The updated NZX Corporate Governance Code, released this morning, has gathered strength as it went through the process. It significantly advances shareholders' rights and achieves much closer alignment with the Financial Markets Authority corporate governance handbook.

The new Code will apply for all reporting periods from 1 October 2017, meaning that the first issuers required to report against it will be those with a 31 December balance date. Earlier adoption is available at will.

This is the most significant upgrade since the original Code was published in 2003 and – although some matters have been left to the broader review now underway of the NZX's Listing Rules – it represents a big step forward, particularly in the disclosure area and in the promotion of shareholder participation and democracy.

The NZX has gone further than many might have expected in the push for ESG, health and safety and diversity reporting.

Applying the Code

If an issuer has not adopted a particular recommendation, it must explain why adoption was not appropriate and the alternative measures it has in place. That explanation should avoid being short or uninformative. It will not be enough, for example, to say that the issuer "does not consider the recommendation relevant". The reasons why will have to be given together with any other steps taken.

This provides each issuer with the flexibility to tailor its approach to corporate governance to best fit its particular circumstances while also ensuring appropriate compliance.

Key recommendations – 'comply or explain'

We have highlighted some of the key recommendations below, together with our comments. A full list of the principles and recommendations can be found here.

Board composition and performance

An issuer should have a written diversity policy which includes requirements for the board or a relevant committee of the board to set measurable objectives for achieving diversity (which, at a minimum, should address gender diversity) and to assess annually both the objectives and the entity's progress in achieving them. The issuer should disclose the policy or a summary of it.

This is an improvement upon the current diversity requirements introduced to the NZX Listing Rules in 2012, which require only a quantitative breakdown of the gender composition of directors and officers and a statement evaluating the issuer's performance against its diversity policy (if applicable).


Financial reporting should be balanced, clear and objective. An issuer should provide non financial disclosure at least annually, including considering material exposure to environmental, economic and social sustainability risks and other key risks. It should explain how it plans to manage those risks and how operational or non-financial targets are measured.

Issuers should determine the appropriate level of non-financial reporting to form part of their disclosure regime. In particular, if issuers wish to adopt a formal framework for their ESG reporting, NZX has suggested they should use a recognised international reporting initiative (such as the Global Reporting Initiative guidelines or Integrated Reporting). But NZX has acknowledged that smaller issuers may choose to report on ESG factors in a more holistic way.


An issuer should disclose the remuneration arrangements in place for the CEO in its annual report. This should include disclosure of the base salary, short-term incentives and long-term incentives and the performance criteria used to determine performance-based payments.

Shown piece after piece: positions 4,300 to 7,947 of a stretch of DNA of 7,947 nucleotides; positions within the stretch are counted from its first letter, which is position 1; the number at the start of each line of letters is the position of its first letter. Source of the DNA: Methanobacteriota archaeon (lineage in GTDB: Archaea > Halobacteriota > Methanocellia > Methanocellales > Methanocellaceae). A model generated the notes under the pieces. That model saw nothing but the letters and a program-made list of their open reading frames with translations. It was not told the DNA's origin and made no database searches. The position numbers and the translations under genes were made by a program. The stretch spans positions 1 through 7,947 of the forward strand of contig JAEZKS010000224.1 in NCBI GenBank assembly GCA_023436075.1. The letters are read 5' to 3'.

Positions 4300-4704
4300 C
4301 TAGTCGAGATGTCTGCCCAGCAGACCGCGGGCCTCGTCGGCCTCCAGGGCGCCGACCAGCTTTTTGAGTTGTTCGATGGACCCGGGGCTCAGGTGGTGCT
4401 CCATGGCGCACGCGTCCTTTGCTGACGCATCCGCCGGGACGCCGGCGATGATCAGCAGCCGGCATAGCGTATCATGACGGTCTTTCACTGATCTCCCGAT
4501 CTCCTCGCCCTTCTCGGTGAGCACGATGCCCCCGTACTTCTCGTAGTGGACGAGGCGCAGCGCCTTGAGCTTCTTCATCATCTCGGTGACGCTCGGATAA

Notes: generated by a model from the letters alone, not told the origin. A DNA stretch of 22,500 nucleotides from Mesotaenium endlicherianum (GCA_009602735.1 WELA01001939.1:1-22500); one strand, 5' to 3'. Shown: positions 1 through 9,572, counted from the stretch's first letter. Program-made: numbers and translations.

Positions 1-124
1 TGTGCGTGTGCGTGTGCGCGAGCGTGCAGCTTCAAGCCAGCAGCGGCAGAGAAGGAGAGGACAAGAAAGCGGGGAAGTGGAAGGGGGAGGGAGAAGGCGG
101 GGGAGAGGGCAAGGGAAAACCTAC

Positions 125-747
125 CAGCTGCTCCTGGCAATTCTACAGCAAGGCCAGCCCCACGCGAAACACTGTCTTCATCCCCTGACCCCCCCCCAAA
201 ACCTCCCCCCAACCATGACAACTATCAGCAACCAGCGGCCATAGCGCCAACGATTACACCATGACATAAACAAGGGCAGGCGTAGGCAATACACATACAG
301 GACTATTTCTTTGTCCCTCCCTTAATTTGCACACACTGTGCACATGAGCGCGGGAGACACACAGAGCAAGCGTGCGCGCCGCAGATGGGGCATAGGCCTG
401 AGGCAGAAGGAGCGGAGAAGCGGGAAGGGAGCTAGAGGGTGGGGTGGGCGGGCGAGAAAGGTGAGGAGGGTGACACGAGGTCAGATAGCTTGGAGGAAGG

Submissions were strongly divided on this issue so it may prove a controversial decision.

Risk management

An issuer should disclose how it manages its health and safety risks and should report on their health and safety risks, performance and management.

The inclusion of reporting on health and safety risks as a stand-alone recommendation highlights the importance of boards continuing to focus on this area and reinforces the new health and safety legislation.

Shareholder rights

Each person who invests money in a company should have one vote per share of the company they own equally with other shareholders.

It is not entirely clear the mischief that this recommendation is intended to prevent – the commentary only mentions holding votes by polls. If the concern is to ensure that all votes are polled, it may have been more intuitive for the recommendation itself to refer to polls. On the other hand, the NZX may be seeking to avoid a situation like the Snap Inc. IPO which involved investors only being offered non-voting shares. Of course, this would still be possible under the new Code, but the issuer would have to explain why it has adopted this governance structure.

The board should ensure that the annual shareholders notice of meeting is posted on the issuer's website as soon as possible and at least 28 days prior to the meeting.

Currently, issuers are only required to give two weeks' notice before a meeting, so issuers will need to adopt new, speedier internal processes to meet the deadline suggested in the new Code.

No rest for the wicked

After such a momentous review of the Code, issuers may have expected some respite from the regulatory change that has been a constant feature of the past few years. However, as noted above, NZX has signalled that it has left some corporate governance matters to be considered as part of the broader review now underway of the NZX's Listing Rules.

This means that some aspects of the Code may require further refining, in particular in relation to the vexed question of director independence (both as to the definition of independent directors, and how many an issuer is required to have).

The information in this article is for informative purposes only and should not be relied on as legal advice. Please contact Chapman Tripp for advice tailored to your situation.